Signet ring cell colorectal cancer: genomic insights into a rare subpopulation of colorectal adenocarcinoma.
ABSTRACT: BACKGROUND:Signet ring cell carcinoma (SRCC) is a rare subtype of colorectal cancer (CRC). The aim of this study was to characterise the genomic alterations and outcomes of SRCC. METHODS:Medical records of metastatic CRC (mCRC) patients whose tumours were evaluated by NGS analysis were reviewed. SC-mCRC were classified into two groups: SRCC (>50% signet ring cells) and adenocarcinoma (AC) with SC component (?50% signet ring cells). RESULTS:Six hundred and sixty-five mCRC patients were included. Of the 93 mCRC cases with SC features, 63 had slides for review. Of those 63 cases, 35 were confirmed SRCC, and 28 were AC with SC component. Compared with AC group, KRAS and PIK3CA mutations (mts) were found in only 11% (OR: 0.13) and 3% (OR: 0.15) of SRCC cases, respectively. In contrast to the 44% rate of APC mts in AC group, only 3% of SRCC patients had APC mts (OR?=?0.04). CONCLUSIONS:SRCC has distinct molecular features, including low rates of KRAS, PIK3CA and APC mts. Further study to identify activation pathways and potential therapeutic targets are needed.
Project description:Background: Colorectal adenocarcinoma with mucinous component (AWMC) is a special entity of colorectal cancer. The study is aimed at analyzing the clinicopathological characteristics, mutation spectrum, and prognosis of AWMC and comparing it with classical adenocarcinoma (AC) in a Chinese cohort. Methods: One hundred eight AMWC and 204 AC patients were included. Targeted next-generation sequencing (NGS) was performed on formalin-fixed paraffin-embedded (FFPE) tissues. AWMC was further divided into two groups: AWMC with signet ring cell component and AWMC without signet ring cell component. Clinicopathological features, mismatch repair protein (MMR) status, genetic alterations, and survival outcomes were analyzed after tumor location was taken into consideration. Results: AWMC had larger tumor size (p = 0.014) and showed predilection for proximal colon (p < 0.001) compared with AC. Regardless of primary sites, AWMC was associated with less metastasis (p < 0.001) and earlier AJCC stage (p < 0.001). Mismatch repair protein deficiency (dMMR) was more commonly detected in AWMC than in AC for right-sided colon (p < 0.001), but the difference was not significant for left-sided colon (p = 0.081). The five most commonly mutated genes in AWMC were KRAS (45.4%), TP53 (39.8%), APC (22.2%), PIK3CA (22.2%), and SMAD4 (10.2%). AWMC showed a significantly lower mutation rate of TP53 than AC, both in right-sided colon and in left-sided colon (p < 0.001 and p = 0.033, respectively). In left-sided colon, AWMC with signet ring cell component had a significantly smaller size than tumors with signet ring cell component (p = 0.034). No dMMR cases were detected in AWMC with signet ring cell component (n = 7). Moreover, AWMC with signet ring cell component had a significantly lower KRAS mutation rate than AWMC without signet ring cell component, both in right-sided colon and in left-sided colon (p = 0.036 and p = 0.012, respectively). The disease-specific survival (DSS) for AWMC and AC were not statistically different (p = 0.0587). Multivariate analysis showed that AWMC was not an independent predictor of prognosis. Conclusion: Regardless of primary sites, AWMC demonstrates less metastasis, earlier stages, more frequent dMMR, and lower TP53 mutation rate than AC. Our results indicate that different molecular pathogenesis might underlie mucinous morphology in colorectal carcinoma. Mucinous component is not an independent factor of outcome.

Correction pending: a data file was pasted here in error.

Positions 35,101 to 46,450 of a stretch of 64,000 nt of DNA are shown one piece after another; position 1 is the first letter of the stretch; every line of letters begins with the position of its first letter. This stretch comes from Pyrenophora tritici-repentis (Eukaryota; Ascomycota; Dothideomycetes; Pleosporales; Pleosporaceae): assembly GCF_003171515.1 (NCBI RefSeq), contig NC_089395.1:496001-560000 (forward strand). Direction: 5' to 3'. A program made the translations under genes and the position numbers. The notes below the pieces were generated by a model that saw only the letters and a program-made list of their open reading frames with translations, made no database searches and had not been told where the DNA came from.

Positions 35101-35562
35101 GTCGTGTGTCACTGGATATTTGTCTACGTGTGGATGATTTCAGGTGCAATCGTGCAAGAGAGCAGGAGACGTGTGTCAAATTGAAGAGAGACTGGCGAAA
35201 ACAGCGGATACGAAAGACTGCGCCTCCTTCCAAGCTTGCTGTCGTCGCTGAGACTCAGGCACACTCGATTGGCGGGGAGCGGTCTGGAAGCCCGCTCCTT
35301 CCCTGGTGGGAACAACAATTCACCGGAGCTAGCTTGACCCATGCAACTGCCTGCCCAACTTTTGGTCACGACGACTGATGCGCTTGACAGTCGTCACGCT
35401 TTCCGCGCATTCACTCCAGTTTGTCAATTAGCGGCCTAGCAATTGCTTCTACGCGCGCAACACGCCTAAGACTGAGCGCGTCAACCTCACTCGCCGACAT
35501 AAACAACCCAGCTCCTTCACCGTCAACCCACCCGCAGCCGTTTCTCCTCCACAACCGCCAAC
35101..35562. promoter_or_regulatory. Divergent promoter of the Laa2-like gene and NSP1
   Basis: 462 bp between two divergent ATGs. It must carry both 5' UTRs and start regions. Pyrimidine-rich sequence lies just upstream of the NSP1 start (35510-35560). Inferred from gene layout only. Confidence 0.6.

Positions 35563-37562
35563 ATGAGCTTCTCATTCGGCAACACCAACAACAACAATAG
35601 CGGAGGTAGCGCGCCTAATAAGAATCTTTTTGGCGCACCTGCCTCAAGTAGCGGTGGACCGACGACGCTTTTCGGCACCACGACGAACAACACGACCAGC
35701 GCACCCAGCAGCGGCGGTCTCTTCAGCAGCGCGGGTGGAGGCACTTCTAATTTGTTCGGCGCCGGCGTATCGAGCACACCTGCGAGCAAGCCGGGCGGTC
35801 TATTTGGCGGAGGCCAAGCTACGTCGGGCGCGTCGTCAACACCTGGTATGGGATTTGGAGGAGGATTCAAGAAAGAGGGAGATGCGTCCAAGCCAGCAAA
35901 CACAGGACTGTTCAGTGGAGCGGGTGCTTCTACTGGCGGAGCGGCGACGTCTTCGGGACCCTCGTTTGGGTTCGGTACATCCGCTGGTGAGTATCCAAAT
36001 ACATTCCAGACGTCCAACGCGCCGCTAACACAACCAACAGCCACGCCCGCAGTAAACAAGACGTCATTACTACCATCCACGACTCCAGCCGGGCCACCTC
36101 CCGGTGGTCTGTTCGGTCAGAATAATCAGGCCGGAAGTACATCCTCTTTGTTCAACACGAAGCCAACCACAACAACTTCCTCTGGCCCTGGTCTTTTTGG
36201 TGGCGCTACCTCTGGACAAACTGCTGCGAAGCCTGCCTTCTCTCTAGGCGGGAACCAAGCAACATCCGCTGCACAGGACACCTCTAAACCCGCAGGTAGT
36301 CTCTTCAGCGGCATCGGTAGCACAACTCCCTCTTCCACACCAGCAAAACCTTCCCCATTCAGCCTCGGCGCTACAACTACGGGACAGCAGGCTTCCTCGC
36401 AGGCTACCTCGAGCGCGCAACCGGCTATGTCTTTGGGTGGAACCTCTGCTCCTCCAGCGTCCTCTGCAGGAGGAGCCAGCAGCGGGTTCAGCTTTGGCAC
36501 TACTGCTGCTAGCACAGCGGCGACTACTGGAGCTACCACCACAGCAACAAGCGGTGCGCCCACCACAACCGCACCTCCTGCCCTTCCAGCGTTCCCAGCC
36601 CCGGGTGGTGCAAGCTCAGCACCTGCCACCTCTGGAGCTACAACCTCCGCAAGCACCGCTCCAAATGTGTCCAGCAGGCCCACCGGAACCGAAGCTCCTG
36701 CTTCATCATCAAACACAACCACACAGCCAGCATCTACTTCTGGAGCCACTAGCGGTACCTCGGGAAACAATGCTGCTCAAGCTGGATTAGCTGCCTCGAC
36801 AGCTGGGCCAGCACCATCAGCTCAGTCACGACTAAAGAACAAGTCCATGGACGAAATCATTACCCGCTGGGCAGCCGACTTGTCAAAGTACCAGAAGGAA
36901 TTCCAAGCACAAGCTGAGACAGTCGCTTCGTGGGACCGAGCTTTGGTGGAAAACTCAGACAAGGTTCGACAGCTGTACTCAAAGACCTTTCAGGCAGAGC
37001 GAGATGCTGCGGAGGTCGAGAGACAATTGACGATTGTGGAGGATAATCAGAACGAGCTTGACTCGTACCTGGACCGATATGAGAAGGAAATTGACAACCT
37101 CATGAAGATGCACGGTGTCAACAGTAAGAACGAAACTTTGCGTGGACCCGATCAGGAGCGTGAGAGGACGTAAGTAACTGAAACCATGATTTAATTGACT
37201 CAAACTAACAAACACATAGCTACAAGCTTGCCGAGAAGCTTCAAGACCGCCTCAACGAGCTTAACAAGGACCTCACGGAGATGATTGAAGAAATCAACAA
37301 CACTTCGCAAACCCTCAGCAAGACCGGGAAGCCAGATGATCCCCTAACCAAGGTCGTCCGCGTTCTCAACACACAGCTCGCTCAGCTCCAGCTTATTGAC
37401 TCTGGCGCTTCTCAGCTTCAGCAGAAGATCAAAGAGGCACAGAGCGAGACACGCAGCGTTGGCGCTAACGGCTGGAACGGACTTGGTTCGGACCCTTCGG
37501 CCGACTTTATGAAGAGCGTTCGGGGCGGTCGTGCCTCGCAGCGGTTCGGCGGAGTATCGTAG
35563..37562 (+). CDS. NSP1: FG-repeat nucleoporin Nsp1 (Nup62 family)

Project description:Signet-ring cell carcinoma (SRCC) has specific epidemiology and oncogenesis in gastric cancer, however, with no systematical investigation for prognostic genomic features. Here we report a systematic investigation conducted in 1868 Chinese gastric cancer patients indicating that signet-ring cells content was related to multiple clinical characteristics and treatment outcomes. We thus perform whole-genome sequencing on 32 pairs of SRC samples, and identify frequent CLDN18-ARHGAP26/6 fusion (25%). With 797 additional patients for validation, prevalence of CLDN18-ARHGAP26/6 fusion is noticed to be associated with signet-ring cell content, age at diagnosis, female/male ratio, and TNM stage. Importantly, patients with CLDN18-ARHGAP26/6 fusion have worse survival outcomes, and get no benefit from oxaliplatin/fluoropyrimidines-based chemotherapy, which is consistent with the fact of chemo-drug resistance acquired in CLDN18-ARHGAP26 introduced cell lines. Overall, this study provides insights into the clinical and genomic features of SRCC, and highlights the importance of frequent CLDN18-ARHGAP26/6 fusions in chemotherapy response for SRCC.
Project description:PURPOSE:The natural history and prognosis of appendiceal adenocarcinomas differ from those of adenocarcinomas arising in other large bowel sites. We aimed to compare the molecular profiles exhibited by appendiceal adenocarcinomas and colorectal cancers, or between the histopathologic subtypes of appendiceal adenocarcinoma. EXPERIMENTAL DESIGN:A total of 183 samples from appendiceal adenocarcinoma [46 adenocarcinoma, not otherwise specified (NOS), 66 pseudomyxoma peritonei (PMP), 44 mucinous adenocarcinoma (MU), and 27 signet ring cell carcinoma (SR)], 994 from right-sided colorectal cancer (R-CRC), and 1,080 from left-sided CRC (L-CRC) were analyzed by next-generation sequencing (NGS) and IHC markers. Microsatellite instability (MSI) and tumor mutational burden (TMB) were tested by NGS, and programmed death ligand 1 (PD-L1) by IHC. RESULTS:We observed high mutation rates in appendiceal adenocarcinoma samples for KRAS (55%), TP53 (40%), GNAS (31%), SMAD4 (16%), and APC (10%). Appendiceal adenocarcinoma exhibited higher mutation rates in KRAS and GNAS, and lower mutation rates in TP53, APC, and PIK3CA (6%) than colorectal cancers. PMP exhibited much higher mutation rates in KRAS (74%) and GNAS (63%), and much lower mutation rates in TP53 (23%), APC (2%), and PIK3CA (2%) than NOS. Alterations associated with immune checkpoint inhibitor response (MSI-high, TMB-high, PD-L1 expression) showed similar frequency in appendiceal adenocarcinoma compared with L-CRC, but not R-CRC, and those of NOS were higher than other subtypes of appendiceal adenocarcinoma and L-CRC. CONCLUSIONS:Molecular profiling of appendiceal adenocarcinoma revealed different molecular characteristics than noted in R-CRC and L-CRC, and molecular heterogeneity among the histopathologic subtypes of appendiceal adenocarcinoma. Our findings may be critical to developing an individualized approach to appendiceal adenocarcinoma treatment.